Overdose/Rescue Strategies & Naloxone Info
The Naloxone and Overdose Prevention Education Program of Rhode Island, NOPE-RI, is a program of the RI Disaster Medical Assistance Team and Medical Reserve Corps (RI DMAT/MRC). We recruit, train, and deploy volunteers to educate Rhode Islanders about addiction, overdose prevention, and the use of naloxone (Narcan).
We collaborate with strategic partners across the state in order to address these issues, including HEALTH, BHDDH, DOC (Department of Corrections) , State Police, municipal law enforcement, URI, Lifespan, and other not-for-profit organizations. With a focus on public safety and healthcare professionals, we create and compile training curricula and resource material that helps agencies, organizations, and individuals implement simple, cost-effective, evidence-based strategies to fight the epidemic of opioid abuse and overdose.
Our programming includes overdose prevention, recognition, and response training, specifically targeted towards law enforcement and public safety professionals, primary care providers, behavioral healthcare providers, corrections, and others.
- Check for signs of opioid overdose.
- Slow or no breathing
- Gurgling, gasping or snoring
- Clammy, cool skin
- Blue lips or nails
- Try to wake them up.
- Rub your knuckles hard over their chest bone.
- If they don't wake up, they need medical help right away.
- Call 9-1-1.
- A person is not breathing.
- The address and where to find the person.
- Start rescue breathing.
- Tilt head back. Lift chin. Pinch nose.
- Give 2 quick breaths. Chest should rise.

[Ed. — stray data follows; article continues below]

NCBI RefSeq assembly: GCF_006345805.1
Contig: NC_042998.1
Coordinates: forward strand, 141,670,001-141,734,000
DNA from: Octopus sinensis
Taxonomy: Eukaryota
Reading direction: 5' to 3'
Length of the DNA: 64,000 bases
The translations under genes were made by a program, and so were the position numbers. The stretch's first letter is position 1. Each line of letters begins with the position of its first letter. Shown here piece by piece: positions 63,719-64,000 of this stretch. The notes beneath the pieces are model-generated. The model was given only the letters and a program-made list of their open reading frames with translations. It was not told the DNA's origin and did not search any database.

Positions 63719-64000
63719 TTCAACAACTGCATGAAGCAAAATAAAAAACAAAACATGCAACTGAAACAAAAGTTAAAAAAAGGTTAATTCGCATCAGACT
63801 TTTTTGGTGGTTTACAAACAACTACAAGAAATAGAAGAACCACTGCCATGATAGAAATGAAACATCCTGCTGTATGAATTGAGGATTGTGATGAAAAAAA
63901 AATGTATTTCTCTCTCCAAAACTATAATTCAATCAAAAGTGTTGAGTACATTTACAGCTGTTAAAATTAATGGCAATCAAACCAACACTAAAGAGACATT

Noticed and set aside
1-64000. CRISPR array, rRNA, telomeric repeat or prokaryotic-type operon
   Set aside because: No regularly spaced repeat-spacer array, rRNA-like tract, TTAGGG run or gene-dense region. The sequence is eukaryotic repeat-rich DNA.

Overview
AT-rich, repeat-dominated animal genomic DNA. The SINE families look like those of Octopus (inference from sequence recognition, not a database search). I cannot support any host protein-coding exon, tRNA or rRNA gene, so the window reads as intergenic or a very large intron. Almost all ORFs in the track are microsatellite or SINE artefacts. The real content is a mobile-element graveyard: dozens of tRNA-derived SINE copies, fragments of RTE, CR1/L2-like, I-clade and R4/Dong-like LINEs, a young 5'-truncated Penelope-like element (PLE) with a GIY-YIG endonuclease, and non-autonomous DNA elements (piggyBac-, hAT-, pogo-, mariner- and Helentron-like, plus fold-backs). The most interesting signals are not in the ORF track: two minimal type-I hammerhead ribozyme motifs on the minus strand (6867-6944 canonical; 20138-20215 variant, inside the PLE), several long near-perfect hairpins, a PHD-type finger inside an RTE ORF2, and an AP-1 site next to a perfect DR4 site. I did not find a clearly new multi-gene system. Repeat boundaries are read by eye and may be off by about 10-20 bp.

- Then 1 slow breath every 5 seconds.
- Keep going until they start breathing or help arrives.
- Give naloxone.
- Injectable naloxone
Inject into the arm or upper outer top of thigh muscle, 1 cc at a time.
- Intranasal naloxone
Squirt half the vial into each nostril.
Give the naloxone 2-3 minutes to work. Keep doing rescue breathing -- oxygen is critical! If the person is still not breathing after 2-3 minutes, give a second dose of naloxone.
- Stay with the person and keep them breathing.
- If they wake up and start breathing, stay with them.
- Naloxone wears off in 30-90 minutes. When it does, the person could stop breathing again. Watch them until medical help arrives.
- Place the person into the recovery position (on their side) so they can breathe and won't choke on any vomit.
- If you must leave, put the person in a place where they can easily be found.
- Encourage follow-up medical care.
After treating an overdose with naloxone, the person can easily slip back into overdose and stop breathing again. Help the person get to the ER (or emergency personnel may take them). Health care staff will:
- Relieve symptoms of withdrawal.
- Monitor breathing and risks for another overdose.
- Treat any other medical conditions.
Training Materials and Videos
RI State's 9-1-1 Good Samaritan/Overdose Law.
- Bystanders are allowed to carry and administer naloxone if they suspect an overdose.
- No one who tries to help in an overdose can be prosecuted for having a small amount of medication or drugs.
- The overdose victim is also protected.
The law, however, does not protect you or the overdose victim from other crimes or warrants.